On the Moral Scrutiny of Two Kinds of Information Security Activities

Mikko T. Siponen


Information security solutions have an increasing role in the information age given that security solutions technically ensure or deny access to information. Literature analysis from security research and practice suggests that certain information security activities, even when done within basic research, are morally debatable. This is true even though security personnel are often interpreted as being ‘the good guys’. The morally questionable activities that seem to occur rather widely mostly encompass the concept of lying. Database security is the first area where an important requirement, in the level of basic research, comes from a need for lying. The analysis of the aforementioned is close related to the ethics of the philosophy of technology. Are such security solutions or basic research (e.g. to maintain cover stories) wrong per se, or are they value-neutral (as scientific basic research is often interpreted to be), but used in a way which is moral, amoral or immoral?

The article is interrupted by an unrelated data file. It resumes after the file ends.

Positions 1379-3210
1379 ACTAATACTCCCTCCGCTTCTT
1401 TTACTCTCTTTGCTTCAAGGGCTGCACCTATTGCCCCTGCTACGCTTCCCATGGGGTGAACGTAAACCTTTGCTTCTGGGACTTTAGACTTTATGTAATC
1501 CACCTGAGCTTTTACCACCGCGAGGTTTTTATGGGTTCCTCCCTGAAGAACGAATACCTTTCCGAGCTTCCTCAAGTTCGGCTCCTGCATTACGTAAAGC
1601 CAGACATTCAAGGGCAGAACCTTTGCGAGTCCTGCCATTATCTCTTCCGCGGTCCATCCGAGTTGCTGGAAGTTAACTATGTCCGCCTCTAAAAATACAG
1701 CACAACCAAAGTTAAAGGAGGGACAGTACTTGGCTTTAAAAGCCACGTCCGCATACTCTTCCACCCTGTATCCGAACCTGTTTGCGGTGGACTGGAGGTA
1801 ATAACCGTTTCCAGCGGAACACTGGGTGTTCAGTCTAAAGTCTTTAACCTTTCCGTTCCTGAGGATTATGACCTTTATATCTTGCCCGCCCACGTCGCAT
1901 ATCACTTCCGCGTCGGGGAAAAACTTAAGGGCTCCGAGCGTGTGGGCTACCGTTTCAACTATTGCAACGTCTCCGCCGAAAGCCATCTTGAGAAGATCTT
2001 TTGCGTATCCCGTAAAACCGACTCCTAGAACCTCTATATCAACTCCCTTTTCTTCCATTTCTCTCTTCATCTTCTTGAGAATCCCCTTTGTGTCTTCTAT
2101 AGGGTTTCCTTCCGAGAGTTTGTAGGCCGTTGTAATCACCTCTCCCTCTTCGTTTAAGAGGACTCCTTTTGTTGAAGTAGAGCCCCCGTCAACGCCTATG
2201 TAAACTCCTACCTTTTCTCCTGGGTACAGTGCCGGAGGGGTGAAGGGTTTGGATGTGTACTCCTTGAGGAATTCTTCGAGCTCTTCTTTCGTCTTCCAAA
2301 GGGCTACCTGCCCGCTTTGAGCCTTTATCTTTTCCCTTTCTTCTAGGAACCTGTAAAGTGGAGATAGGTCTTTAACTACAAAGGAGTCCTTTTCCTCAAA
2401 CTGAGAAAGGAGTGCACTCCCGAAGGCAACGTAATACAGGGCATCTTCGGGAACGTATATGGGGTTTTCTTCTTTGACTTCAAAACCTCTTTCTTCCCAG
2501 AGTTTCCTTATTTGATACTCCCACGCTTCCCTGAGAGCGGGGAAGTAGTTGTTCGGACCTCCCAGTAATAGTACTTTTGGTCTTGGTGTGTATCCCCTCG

The other issue under consideration concerns the general public in the information society. This is not a matter of basic research, but rather a problem that appears at the very end of applicatio. It concerns ‘lying’ with respect to the security of technical solutions, such as different transaction protocols. For example, that our SSL solution is 100% secure, that GSM encryption cannot be broken, and so on, are very general, albeit fallacious claims (as these techniques, for instance, can be broken in algorithm or software implementation level) presented in this respect.

The research question of this paper is to analyse the possible reasons and moral statuses of such claims and activities. In addition to the philosophy of technology generally, these issues are analysed through Kantian ethics including the impartial universality thesis advocated by Hare and Rawls and through the theory of information ethics by Floridi. Conceptual analysis is used as the primary research method to yield the results.